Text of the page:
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A 5-Minute Run a Day Is Good for Your Heart

Did you know you can reap heart health benefits by doing a five-minute run each day? According to a new study, people who ran a total of 50 minutes or less every week had the same heart health benefits as those who did over three hours weekly. The benefit: an added three years of life.

“This study encourages inactive people to participate in more physical activity including running,” lead study author Dr. D.C. Lee said. “[W]e can get significant mortality benefits by running even 30 to 60 minutes per week, which is below the recommendations by the World Health Organization and the U.S. government.”

Dr. Lee, an assistant professor of kinesiology at Iowa State University, noted that the benefits available to five-minute runners equal those of longer-distance runners. However, he warned that more research is needed before they can make the call as to the optimal running distance or time as it relates to heart health benefits.

“It is true that even a little is better than none,” Dr. Lee added.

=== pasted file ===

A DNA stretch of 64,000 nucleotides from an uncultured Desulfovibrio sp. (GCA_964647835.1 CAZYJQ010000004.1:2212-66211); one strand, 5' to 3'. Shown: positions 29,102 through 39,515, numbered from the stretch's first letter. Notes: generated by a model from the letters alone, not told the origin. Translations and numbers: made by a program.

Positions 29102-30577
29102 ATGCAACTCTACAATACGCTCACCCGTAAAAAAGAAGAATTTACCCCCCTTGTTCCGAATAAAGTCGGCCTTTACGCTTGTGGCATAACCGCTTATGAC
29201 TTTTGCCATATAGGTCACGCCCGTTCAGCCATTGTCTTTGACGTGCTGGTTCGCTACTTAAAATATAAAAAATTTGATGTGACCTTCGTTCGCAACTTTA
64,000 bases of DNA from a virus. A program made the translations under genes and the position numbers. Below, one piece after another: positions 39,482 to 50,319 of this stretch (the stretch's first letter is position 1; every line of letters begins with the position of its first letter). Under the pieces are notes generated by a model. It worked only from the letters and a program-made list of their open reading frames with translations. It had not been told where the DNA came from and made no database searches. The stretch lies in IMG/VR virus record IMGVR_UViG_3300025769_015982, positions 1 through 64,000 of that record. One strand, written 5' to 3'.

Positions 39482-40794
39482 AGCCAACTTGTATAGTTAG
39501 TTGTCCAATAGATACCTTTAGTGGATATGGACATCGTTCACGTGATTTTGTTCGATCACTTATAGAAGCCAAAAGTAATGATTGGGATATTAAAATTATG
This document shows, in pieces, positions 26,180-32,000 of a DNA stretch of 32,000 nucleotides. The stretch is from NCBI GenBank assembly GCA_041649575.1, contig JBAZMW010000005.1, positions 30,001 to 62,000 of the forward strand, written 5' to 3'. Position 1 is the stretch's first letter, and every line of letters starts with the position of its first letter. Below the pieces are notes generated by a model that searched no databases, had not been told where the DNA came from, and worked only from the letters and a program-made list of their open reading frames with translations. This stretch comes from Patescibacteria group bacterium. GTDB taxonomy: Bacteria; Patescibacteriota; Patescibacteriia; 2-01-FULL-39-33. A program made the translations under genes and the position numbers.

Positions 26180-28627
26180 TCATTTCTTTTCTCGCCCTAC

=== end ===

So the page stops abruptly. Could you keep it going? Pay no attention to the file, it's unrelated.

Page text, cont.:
People who run had a 30-percent lower mortality risk as well as a 45-percent lower risk for stroke or heart disease compared to those who don't run. On average, runners live longer by three years compared to non-runners. These heart health benefits were similar regardless of how fast, far or frequently they ran.

Furthermore, those who consistently took up running for at least six years had a 29-percent decreased risk of death and a 50-percent lower risk of stroke or heart disease.

Dr. Lee admits the existence of studies that link running with adverse health effects. In a study conducted by the Mid-America Heart Institute, too much running can lead to increased mortality risk. In view of that, Dr. Lee responded that more research is needed to learn more about the health effects the “upper threshold” of running.

“Running is a vigorous-intensity activity, so it is related to injuries and other potential negative effects on health,” Dr. Lee explained, adding that people run “not only for health, but also for competition, fitness, stress relief, socialization, or fun.”



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